We got an early start today and were out of the apartment by 7:30. The temp was a crispy 3 degrees Celsius but the walk was invigorating. We’re arrived at St. Peter’s Square about 8:45 and with just a quick gawk, headed around the backside of the complex to the Vatican Museums. My wonderful husband had again thought ahead and with online tickets in hand we jumped the queue and were at the starting gate by 9AM. After a couple of missteps with our audio guides we finally got on the right track and were able to follow the Tour Musei map. It’s really hard to know what to write. We spent about six hours there and by the end, the art, statues, relics and overwhelming information was all blending together in a hodge podge of images and facts. The museum was divided into sections so I will do the sane and try to keep each description as concise as possible.
2. (Apparently there was no 1 which is where we got messed up at the start). Muse Egizio or Egypt museum. We zipped through this one pretty quick as most was a repeat of what we had already seen in Egypt. My one comment here is that our Egyptian tour guide had told us that many of their best pieces had been liberated by other countries and their museums. Seeing this display today I would say that the Vatican got a fair number of them.
3 and 4 were both closed.
5. Cortile della Pigna – this is a large outdoor courtyard with a few statues but known for the very large bronze pine cone at the head of the yard. I believe that this was a gift from one of the emperors but don’t quote me on that.
6. Muse Pio Clementine – this is rooms and rooms of statues. Roman and Greek. Animals. Men. Women. It is mind boggling!
24. No, these don’t really go in order. Muse Etrusco – this is a large section dedicated to the Etruscans. They were a race of people that were the forerunners to the Romans. In this display, we saw artwork, pottery, early chariots and all the other everyday things that make people’s lives go around.
55. Galleria de Candelabri – This was originally an open air loggia but was covered during the 18th century in order to protect the statues and artwork located here. It is so named because a pair of candelabra frame each archway.
7. Galleria degli Arazzi – this is a long passageway in which the walls are covered in tapestries. They were so very beautiful and each one is a piece of art.
9. Galleria delle Carte Geografiche – or more simply, The Map Room. The walls are covered in large maps, some very ancient and then some that are well, almost as ancient. I am sure that some are also from when everyone thought that the world was flat.
10. Galleria Pio V – This was the apartment of Pope Pius V and contains a number of paintings, ceramics and tapestries from his private collection.
14. Stanza di Raffaello – This section was a series of rooms that were covered in murals painted by Raffaello Sanzio da Urbino during the Renaissance. These murals all tell a story, in brilliant colors, most relating to the history of Christianity. Absolutely beautiful!!
18 and 20. Appartmento Borgia and Collezione Arte Reliogosa Contemporanea – These were the apartments of Pope Borgia and they now contain a collection of modern, Christian art.
21. The Sistine Chapel – well, what can you say about this? Actually, it was much smaller than I anticipated but Michelangelo’s frescoes are spectacular. They tell the story of creation and then the downfall of the human race. Pretty fantastic!!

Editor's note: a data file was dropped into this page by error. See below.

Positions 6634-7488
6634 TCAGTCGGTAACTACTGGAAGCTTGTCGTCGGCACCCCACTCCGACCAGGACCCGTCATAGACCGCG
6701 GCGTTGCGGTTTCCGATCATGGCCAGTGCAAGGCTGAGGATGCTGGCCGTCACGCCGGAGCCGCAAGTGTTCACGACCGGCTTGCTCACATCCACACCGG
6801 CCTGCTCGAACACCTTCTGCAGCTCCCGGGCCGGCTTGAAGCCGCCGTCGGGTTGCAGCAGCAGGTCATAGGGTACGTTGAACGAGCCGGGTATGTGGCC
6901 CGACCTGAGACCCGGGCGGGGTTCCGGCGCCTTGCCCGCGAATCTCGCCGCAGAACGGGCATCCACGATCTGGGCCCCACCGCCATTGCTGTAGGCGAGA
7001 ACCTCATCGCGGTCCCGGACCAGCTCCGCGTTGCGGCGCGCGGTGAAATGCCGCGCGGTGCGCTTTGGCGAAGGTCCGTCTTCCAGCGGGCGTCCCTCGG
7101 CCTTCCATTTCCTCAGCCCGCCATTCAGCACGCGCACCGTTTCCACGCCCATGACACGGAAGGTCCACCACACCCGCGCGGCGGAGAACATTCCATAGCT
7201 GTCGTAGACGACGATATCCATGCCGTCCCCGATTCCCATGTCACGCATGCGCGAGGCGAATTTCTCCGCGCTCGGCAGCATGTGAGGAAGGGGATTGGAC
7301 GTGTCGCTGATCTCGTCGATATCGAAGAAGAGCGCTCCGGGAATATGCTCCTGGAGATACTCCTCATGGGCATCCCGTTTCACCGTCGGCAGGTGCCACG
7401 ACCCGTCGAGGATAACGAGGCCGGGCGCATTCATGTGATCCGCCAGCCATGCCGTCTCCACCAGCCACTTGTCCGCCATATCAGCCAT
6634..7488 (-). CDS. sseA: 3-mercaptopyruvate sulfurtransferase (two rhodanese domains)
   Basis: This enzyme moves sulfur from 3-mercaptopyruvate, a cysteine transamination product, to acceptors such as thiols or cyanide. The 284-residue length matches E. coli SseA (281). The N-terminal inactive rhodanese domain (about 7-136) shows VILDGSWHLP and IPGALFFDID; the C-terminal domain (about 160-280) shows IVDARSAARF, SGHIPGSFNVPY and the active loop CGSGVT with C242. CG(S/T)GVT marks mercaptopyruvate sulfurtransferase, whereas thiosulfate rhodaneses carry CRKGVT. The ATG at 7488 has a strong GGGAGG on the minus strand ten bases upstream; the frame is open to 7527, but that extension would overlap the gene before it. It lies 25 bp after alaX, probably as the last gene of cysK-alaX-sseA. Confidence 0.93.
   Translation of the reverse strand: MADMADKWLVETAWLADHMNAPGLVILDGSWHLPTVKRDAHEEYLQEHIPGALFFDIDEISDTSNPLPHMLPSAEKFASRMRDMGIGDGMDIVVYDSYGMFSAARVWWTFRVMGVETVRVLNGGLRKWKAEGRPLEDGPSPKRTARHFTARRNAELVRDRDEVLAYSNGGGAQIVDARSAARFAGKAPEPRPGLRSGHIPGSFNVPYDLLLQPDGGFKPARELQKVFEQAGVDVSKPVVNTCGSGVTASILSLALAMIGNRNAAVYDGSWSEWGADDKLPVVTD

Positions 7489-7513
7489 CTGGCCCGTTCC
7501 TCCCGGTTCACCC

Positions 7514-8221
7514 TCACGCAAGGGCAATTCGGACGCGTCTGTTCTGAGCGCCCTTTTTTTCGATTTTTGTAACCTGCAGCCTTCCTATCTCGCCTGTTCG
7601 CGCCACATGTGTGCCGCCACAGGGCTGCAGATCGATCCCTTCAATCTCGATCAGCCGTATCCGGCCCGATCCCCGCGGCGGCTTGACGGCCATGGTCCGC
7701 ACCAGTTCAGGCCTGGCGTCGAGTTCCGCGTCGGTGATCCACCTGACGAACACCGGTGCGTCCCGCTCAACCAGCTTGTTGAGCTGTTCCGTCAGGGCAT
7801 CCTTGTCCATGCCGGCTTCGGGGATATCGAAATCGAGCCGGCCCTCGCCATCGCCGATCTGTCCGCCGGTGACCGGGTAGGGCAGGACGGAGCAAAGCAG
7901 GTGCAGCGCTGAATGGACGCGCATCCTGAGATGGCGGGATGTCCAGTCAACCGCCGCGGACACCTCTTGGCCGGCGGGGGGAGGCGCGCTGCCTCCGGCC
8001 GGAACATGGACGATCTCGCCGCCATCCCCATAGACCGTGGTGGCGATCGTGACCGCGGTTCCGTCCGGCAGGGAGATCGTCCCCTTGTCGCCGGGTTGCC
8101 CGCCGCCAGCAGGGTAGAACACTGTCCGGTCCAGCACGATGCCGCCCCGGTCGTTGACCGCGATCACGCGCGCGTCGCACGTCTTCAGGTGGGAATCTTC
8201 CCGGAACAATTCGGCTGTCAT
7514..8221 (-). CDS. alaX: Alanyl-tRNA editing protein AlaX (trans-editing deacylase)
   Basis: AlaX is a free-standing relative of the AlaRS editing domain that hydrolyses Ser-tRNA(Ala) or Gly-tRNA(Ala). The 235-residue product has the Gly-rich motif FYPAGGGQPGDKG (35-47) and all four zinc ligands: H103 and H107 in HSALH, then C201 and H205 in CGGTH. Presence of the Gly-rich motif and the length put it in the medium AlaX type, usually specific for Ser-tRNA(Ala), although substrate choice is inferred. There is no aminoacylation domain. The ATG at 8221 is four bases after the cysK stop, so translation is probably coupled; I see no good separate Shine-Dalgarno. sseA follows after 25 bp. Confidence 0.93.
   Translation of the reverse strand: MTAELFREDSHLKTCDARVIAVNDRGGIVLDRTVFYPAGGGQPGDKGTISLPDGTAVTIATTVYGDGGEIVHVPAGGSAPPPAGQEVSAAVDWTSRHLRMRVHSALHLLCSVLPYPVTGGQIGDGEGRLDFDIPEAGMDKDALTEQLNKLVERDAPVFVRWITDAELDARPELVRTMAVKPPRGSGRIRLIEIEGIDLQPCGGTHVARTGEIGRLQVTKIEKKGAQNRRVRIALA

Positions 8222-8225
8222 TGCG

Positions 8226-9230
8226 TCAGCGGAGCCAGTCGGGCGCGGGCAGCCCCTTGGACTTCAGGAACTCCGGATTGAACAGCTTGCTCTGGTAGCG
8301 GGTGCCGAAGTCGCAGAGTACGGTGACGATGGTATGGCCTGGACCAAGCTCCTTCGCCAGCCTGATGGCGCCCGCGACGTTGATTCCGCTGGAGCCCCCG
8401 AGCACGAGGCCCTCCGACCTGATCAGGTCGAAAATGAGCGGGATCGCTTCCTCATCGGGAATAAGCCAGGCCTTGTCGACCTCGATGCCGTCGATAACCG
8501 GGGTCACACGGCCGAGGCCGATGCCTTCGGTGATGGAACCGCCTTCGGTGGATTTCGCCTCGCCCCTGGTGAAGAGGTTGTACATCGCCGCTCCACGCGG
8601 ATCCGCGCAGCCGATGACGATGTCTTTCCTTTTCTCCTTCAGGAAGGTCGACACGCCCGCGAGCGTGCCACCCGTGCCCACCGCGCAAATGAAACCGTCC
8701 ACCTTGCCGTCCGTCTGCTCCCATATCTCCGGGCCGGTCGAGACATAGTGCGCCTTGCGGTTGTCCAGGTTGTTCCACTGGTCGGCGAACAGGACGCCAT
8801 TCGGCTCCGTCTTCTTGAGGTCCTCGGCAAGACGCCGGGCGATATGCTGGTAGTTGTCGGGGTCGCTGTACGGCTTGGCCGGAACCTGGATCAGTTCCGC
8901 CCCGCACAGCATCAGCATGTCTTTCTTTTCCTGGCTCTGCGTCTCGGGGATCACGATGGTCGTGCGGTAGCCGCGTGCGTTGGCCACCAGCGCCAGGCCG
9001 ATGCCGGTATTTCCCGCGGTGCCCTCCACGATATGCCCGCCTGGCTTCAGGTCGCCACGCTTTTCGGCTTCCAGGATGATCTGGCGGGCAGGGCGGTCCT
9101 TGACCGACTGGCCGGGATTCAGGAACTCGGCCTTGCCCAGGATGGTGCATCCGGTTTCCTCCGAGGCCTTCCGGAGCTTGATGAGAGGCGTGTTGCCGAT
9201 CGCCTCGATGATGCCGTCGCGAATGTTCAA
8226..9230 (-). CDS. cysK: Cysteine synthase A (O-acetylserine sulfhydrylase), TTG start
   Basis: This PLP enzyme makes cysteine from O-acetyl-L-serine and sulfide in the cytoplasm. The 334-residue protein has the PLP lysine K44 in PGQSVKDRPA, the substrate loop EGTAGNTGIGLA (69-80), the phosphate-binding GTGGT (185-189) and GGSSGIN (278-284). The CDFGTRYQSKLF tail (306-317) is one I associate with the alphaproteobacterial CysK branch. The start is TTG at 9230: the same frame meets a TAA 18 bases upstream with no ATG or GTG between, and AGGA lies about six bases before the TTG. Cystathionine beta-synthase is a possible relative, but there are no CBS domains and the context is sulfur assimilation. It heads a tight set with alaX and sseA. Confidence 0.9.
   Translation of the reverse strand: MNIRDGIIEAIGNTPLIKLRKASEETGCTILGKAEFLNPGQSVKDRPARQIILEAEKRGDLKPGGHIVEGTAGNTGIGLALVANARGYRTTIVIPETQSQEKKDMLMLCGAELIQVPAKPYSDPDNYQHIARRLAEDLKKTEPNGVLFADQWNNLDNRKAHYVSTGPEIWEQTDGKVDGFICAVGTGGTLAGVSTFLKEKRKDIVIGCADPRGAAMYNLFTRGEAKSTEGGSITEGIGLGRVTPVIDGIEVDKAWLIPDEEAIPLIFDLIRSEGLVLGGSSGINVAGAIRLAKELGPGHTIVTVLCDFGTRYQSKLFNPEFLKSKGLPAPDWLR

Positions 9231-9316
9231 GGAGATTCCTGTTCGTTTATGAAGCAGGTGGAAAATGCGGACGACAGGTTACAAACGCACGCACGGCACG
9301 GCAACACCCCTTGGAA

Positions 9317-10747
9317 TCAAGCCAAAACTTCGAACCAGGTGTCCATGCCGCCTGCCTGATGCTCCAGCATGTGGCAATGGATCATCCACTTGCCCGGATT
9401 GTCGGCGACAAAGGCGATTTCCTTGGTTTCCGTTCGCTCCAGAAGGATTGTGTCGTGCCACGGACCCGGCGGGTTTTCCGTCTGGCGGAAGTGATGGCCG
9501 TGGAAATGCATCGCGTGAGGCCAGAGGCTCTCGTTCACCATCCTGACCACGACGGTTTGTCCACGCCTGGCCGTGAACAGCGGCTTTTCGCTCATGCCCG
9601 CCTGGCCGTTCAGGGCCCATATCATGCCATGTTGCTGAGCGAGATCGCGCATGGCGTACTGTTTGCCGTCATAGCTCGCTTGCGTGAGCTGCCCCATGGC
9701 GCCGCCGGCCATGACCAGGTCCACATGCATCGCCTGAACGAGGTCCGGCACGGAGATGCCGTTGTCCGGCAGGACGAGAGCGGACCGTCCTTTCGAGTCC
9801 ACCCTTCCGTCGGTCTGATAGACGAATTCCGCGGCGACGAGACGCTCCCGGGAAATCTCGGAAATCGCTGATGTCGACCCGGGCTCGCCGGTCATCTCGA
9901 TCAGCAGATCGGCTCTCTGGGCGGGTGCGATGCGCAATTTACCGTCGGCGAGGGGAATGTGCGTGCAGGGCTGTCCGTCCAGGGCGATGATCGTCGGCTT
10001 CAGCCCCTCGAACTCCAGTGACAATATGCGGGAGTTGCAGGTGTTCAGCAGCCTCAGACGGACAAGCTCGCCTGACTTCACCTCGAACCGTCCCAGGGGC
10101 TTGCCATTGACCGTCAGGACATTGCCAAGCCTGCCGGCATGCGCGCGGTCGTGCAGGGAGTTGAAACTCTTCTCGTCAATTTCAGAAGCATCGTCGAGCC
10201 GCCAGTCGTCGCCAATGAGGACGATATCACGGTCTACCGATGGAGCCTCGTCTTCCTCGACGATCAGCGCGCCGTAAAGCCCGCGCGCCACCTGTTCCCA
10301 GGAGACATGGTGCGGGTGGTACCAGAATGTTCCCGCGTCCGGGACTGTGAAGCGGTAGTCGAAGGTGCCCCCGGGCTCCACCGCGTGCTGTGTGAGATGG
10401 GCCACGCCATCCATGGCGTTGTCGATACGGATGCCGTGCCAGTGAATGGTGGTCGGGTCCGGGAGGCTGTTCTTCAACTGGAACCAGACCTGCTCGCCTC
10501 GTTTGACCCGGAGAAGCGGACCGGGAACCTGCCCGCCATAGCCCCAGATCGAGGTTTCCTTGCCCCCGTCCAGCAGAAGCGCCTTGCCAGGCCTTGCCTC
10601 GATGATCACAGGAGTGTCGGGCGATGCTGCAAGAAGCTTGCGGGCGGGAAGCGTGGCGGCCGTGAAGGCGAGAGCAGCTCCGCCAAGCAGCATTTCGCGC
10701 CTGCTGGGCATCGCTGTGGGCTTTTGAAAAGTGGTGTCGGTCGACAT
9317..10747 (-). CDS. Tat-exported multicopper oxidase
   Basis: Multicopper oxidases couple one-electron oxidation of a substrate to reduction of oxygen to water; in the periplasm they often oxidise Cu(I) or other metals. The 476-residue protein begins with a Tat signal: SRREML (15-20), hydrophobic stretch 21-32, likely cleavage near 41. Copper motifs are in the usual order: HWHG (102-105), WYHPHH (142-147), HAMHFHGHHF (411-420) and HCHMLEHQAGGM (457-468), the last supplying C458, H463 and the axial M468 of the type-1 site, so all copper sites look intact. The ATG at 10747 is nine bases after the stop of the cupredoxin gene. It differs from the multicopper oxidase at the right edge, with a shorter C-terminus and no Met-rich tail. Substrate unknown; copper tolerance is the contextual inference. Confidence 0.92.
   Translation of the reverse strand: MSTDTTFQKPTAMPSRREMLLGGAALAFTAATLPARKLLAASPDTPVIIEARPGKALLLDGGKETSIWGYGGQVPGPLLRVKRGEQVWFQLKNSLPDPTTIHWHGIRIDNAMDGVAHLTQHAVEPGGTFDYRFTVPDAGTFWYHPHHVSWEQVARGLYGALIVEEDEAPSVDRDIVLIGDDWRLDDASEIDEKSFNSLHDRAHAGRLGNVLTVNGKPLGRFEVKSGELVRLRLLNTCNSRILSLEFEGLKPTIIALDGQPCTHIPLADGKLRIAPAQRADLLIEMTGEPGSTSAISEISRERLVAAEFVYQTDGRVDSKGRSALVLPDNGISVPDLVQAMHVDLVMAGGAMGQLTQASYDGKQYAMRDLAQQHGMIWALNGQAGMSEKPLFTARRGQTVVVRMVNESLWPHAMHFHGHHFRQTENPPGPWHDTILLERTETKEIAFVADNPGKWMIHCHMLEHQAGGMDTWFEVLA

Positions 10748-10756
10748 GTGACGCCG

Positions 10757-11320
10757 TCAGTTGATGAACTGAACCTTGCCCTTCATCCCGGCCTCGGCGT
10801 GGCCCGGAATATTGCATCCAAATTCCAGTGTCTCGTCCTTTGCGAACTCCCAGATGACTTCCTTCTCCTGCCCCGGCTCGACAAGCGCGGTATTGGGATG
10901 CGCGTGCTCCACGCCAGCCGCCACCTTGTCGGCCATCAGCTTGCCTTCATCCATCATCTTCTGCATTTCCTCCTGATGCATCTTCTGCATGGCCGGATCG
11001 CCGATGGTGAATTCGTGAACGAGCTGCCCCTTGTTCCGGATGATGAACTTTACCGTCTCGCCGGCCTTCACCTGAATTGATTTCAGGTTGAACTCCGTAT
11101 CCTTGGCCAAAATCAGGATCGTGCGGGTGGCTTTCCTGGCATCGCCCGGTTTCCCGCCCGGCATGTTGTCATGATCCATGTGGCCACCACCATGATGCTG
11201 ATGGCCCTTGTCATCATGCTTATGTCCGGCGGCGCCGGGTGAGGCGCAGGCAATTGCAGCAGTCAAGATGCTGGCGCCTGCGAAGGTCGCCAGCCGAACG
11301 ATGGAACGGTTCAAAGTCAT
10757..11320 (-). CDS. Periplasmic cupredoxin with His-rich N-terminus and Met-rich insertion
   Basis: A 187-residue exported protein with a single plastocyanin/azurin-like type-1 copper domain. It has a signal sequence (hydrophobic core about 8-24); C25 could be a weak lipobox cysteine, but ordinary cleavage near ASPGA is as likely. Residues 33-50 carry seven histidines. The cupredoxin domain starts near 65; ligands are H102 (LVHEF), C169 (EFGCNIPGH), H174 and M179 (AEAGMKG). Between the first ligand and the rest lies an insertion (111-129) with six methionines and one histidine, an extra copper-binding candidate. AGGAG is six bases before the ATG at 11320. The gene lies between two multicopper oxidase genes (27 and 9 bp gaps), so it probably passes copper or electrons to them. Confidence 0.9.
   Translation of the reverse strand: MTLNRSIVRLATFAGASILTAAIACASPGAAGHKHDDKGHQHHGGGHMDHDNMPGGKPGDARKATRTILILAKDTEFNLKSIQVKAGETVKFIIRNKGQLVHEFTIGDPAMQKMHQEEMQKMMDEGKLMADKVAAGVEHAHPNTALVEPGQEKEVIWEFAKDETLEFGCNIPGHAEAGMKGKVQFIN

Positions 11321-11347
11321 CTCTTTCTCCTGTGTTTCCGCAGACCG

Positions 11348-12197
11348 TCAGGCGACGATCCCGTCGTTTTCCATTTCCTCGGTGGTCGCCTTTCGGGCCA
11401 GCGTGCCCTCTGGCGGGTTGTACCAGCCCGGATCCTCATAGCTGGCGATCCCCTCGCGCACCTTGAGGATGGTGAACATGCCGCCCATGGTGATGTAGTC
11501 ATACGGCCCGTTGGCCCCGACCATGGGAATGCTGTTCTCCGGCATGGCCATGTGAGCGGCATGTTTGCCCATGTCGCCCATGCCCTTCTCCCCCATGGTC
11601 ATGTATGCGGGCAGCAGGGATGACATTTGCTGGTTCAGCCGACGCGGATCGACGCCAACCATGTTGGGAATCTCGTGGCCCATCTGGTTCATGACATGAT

22. Vatican Library – Although there were many items on display throughout these hallways, there were no actual books in sight. They were all locked away in locker type cupboards as only the learned folks within the Vatican are allowed to use these books.
23. Pinacoteca – This building was created by Pius IX in 1931 expressly to house a collection of paintings belonging to various popes starting as early as 1775. Quite eclectic.
8. Museo Gregoriano Profano – This contains Greek original works, Roman copies and sculptures dating from the 1st to the 3rd c. A.D. Impressive.
EXIT!! I won’t lie – we were ready for the Exit. I believe that you could visit this museum on many occasions and still not see everything. As I mentioned at the beginning, there is so much to see that it is really hard to absorb it all.
From the museum, we headed back to St. Peter’s Square and of course the Basilica. After standing in line for a few minutes (no special tickets to this one) and going through security, we were entering the most renowned work of Renaissance architecture and the largest church in the world. During our travels, we have seen so many churches and always think that we will never see anything more beautiful than the last. But, we were wrong again. St. Peter’s Basilica is spectacular!! We walked around the church for about an hour and still are not sure that we took it all in.
We left the Vatican, satisfied that we had had a full day, and walked slowly back to our apartment. Our feet are sore and we are tired but we are content and so very blessed.
The Vatican Museum…. I apologize for so many pictures, but I have grouped a lot of them together.
The Burial Place of St. John Paul II
I had mentioned in an earlier blog post that I had never seen a Christmas manger scene like the one I had then, but this one raised the bar again.
A 360 of St. Peter’s Square.
My Absolute Favourite Moment of the day was when I was able to the see the Pieta in St. Peter’s Basilica. For me, the greatest carving ever done.